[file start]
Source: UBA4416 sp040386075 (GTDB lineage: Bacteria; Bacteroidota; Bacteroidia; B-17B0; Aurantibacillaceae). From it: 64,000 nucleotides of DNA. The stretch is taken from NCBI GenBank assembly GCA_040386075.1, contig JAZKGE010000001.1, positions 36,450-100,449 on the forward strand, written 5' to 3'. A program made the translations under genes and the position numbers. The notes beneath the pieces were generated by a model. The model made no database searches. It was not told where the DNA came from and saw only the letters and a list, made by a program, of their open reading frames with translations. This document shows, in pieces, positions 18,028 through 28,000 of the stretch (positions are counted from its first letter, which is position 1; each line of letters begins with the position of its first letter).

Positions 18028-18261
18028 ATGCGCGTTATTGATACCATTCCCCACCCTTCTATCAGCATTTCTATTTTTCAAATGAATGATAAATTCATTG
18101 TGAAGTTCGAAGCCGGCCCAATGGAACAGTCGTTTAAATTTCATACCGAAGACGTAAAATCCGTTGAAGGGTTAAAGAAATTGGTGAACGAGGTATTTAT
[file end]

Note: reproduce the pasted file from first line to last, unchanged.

Source: UBA4416 sp040386075 (GTDB lineage: Bacteria; Bacteroidota; Bacteroidia; B-17B0; Aurantibacillaceae). From it: 64,000 nucleotides of DNA. The stretch is taken from NCBI GenBank assembly GCA_040386075.1, contig JAZKGE010000001.1, positions 36,450-100,449 on the forward strand, written 5' to 3'. A program made the translations under genes and the position numbers. The notes beneath the pieces were generated by a model. The model made no database searches. It was not told where the DNA came from and saw only the letters and a list, made by a program, of their open reading frames with translations. This document shows, in pieces, positions 18,028 through 28,000 of the stretch (positions are counted from its first letter, which is position 1; each line of letters begins with the position of its first letter).

Positions 18028-18261
18028 ATGCGCGTTATTGATACCATTCCCCACCCTTCTATCAGCATTTCTATTTTTCAAATGAATGATAAATTCATTG
18101 TGAAGTTCGAAGCCGGCCCAATGGAACAGTCGTTTAAATTTCATACCGAAGACGTAAAATCCGTTGAAGGGTTAAAGAAATTGGTGAACGAGGTATTTAT